Vince Staples Talks Redlining, Gaslighting & Gatekeeping On ‘The Vince Staples Show’

Vince Staples

Source: Hip-Hop Wired / iOne Digital

Vince Staples is multitalented and multifaceted, but you probably won’t ever hear him calling himself a genius or whatever ego-stroking adjective of the moment creatives choose. Instead, the guy who you probably first came to know as the critically acclaimed rapper repping North Long Beach, California,—or maybe as an actor, like the scene-stealing Maurice in Abbott Elementary—is simply, and humbly knocking his creative endeavors out of the park, as is the case with The Vince Staples Show.

The series, whose five-episode season premiered Thursday (Feb. 15), was commissioned back in 2019, before COVID-19 changed history’s trajectory. But while many shows ended up abandoned, Netflix stood steadfast with the series—loosely based on Staples’ everyday life—which includes Kenya Barris (Black-ish) as an executive producer.



“Covid kind of stopped everything so for us to still be around after Covid when a lot of things got canceled, [that] said a lot about how they felt about the project,” Staples told Hip-Hop Wired. “So we wanted to make sure that we executed, and we executed in a timely manner and did something that was specific and special for the platform. And so many things are on Netflix so we just wanted to make sure that there was no other show like the one we were creating.”



The Vince Staples Show, which itself can be considered the evolution of his YouTube series, will garner plenty of comparisons. Chappelle’s Show is an easy one, along with Curb Your Enthusiasm or Atlanta. That’s not bad company to keep but it’s Staples’ dry wit and deadpan delivery often seen and heard in his interviews that filter onto his onscreen persona and gives the series a sharper edge and tone that makes it anything but derivative.

In one moment, Staples could be getting the “otherwise qualified Black guy seeking a loan” treatment at the bank, then conversing matter-of-factly with the leader of the bank robbers who happened to be starting the heist when the protagonist was trying to walk out the same building. The crashing of everyday struggle with “is this really f*cking happening right now?” instances, and plenty of hilarious moments, is a staple, no pun, of the series.

“We definitely wanted to do that,” explains Staples, who co-wrote all the episodes with a team of writers that include Maurice Williams and Ian Edelman. “It was intentional because that’s life, you never know what it’s going to throw your way and within these environments, sometimes it can get extremely crazy. But also, we’ve been taught to keep our composure. And if something is normal you don’t understand when it’s abnormal to the rest of the world.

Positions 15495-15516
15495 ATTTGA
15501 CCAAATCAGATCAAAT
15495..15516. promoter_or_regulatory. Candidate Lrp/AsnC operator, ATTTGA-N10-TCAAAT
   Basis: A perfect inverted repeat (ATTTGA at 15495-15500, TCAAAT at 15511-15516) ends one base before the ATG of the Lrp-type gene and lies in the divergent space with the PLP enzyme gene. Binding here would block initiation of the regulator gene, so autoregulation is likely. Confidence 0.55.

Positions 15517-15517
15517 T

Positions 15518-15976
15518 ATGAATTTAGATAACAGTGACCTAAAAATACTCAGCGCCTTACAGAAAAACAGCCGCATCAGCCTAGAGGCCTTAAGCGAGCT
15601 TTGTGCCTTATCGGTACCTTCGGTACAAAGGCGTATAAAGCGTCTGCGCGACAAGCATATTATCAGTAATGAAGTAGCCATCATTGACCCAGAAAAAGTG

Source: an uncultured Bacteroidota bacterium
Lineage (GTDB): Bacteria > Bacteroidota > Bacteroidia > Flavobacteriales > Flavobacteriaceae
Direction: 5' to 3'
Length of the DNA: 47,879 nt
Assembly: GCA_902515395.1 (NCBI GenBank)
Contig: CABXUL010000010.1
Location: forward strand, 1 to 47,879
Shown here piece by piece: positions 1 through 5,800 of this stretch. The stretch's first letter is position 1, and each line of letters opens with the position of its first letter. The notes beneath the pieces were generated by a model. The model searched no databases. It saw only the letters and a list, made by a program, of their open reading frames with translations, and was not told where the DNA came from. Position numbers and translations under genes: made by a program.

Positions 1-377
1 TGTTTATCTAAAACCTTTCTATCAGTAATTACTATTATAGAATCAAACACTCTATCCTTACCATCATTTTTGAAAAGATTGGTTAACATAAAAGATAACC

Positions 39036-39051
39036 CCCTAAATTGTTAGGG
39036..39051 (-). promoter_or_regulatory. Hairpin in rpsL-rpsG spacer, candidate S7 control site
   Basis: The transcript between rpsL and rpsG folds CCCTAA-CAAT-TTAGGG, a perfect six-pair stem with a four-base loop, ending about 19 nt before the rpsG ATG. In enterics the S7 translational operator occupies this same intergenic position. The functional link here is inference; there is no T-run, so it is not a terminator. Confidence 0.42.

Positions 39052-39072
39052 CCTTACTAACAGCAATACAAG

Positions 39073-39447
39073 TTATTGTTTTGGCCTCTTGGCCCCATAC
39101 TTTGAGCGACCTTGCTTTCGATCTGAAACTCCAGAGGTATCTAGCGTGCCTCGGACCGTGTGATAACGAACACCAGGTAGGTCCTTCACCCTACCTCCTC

He adds, “That’s something I wanted to make sure the characters felt; when things get crazy to their standards that doesn’t mean it has to be crazy to our standards. And we wanted to make sure we played that fine line of being able to know the environment is outrageous, but not thinking it’s too much for the characters because it is their environment.”

The aforementioned bank episode (Episode 2 titled “Black Business”) features one of Staples’ favorite scenes, and for good reason. “I think it was shot really well. I think the dialogue was very unique and specific, and it was something I think people aren’t going to be expecting to come from me, or to come from the show. So I’m actually very happy we were able to pull that one off.”

The episode is when The Vince Staples Show really finds its rhythm and is destined to become a fan favorite. One particular line from Staples that resonates is when he waxes philosophic on dealing with redlining, gaslighting and gatekeeping—just several realities even the most upwardly mobile people of color deal with inevitably.

“The line is just typical to what we deal with within these communities,” says Staples. “It never goes away and I think that was an important part of this show. To showcase that a lot of the issues that we have as people, as Black people, as Black people from these environments; they’re not gonna go away just because you get a little bit more money because the systems are so deeply rooted in the structure, in the fabric of this world, of this culture, everything. It was definitely something that you still feel and something that I try to string throughout the episodes.”

Vince Staples keeping it cool as everyday life in North Long Beach, whether blatantly or subtly, goes off the rails? Definitely on brand.

The Vince Staples Show is streaming right now on Netflix.